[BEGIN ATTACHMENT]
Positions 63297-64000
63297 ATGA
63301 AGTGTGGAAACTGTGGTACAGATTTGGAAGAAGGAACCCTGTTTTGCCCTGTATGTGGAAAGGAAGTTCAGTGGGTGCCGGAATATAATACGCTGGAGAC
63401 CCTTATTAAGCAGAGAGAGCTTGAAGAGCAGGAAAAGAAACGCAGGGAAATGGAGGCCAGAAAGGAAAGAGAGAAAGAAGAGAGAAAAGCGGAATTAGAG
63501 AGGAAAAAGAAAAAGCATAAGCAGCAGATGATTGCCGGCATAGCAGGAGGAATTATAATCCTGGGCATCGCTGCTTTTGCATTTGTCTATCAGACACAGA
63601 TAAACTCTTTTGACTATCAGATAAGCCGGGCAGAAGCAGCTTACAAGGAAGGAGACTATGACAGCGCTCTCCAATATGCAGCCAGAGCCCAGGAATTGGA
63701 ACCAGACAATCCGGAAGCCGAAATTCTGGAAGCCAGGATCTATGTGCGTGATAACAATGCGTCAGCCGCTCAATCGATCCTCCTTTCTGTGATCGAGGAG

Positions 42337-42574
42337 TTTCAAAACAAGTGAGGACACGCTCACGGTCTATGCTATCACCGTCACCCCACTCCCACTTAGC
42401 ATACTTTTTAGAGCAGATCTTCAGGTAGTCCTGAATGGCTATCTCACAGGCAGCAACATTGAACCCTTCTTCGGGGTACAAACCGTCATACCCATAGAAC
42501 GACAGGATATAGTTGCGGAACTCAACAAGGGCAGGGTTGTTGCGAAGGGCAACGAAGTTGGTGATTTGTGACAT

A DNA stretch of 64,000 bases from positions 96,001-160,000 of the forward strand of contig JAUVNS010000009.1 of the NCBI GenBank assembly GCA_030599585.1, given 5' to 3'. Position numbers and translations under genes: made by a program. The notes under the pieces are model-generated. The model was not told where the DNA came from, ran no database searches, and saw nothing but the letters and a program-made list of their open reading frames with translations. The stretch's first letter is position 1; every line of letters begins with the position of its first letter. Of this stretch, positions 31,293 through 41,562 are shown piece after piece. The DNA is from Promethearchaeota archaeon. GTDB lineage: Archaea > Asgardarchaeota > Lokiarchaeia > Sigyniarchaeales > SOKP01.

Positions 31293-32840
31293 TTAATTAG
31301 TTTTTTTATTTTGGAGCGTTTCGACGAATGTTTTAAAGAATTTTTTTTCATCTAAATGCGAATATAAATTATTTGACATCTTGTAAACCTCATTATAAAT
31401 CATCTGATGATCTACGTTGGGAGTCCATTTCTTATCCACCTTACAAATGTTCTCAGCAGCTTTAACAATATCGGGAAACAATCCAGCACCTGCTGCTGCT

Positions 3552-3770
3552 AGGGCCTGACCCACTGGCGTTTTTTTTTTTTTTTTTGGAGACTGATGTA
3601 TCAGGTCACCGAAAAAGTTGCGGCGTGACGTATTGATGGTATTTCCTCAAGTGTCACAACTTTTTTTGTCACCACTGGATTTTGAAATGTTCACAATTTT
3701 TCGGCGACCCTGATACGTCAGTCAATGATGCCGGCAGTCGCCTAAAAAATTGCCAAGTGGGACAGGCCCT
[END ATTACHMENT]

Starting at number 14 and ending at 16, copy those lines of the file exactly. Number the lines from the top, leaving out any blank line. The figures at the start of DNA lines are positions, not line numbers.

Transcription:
31293 TTAATTAG
31301 TTTTTTTATTTTGGAGCGTTTCGACGAATGTTTTAAAGAATTTTTTTTCATCTAAATGCGAATATAAATTATTTGACATCTTGTAAACCTCATTATAAAT
31401 CATCTGATGATCTACGTTGGGAGTCCATTTCTTATCCACCTTACAAATGTTCTCAGCAGCTTTAACAATATCGGGAAACAATCCAGCACCTGCTGCTGCT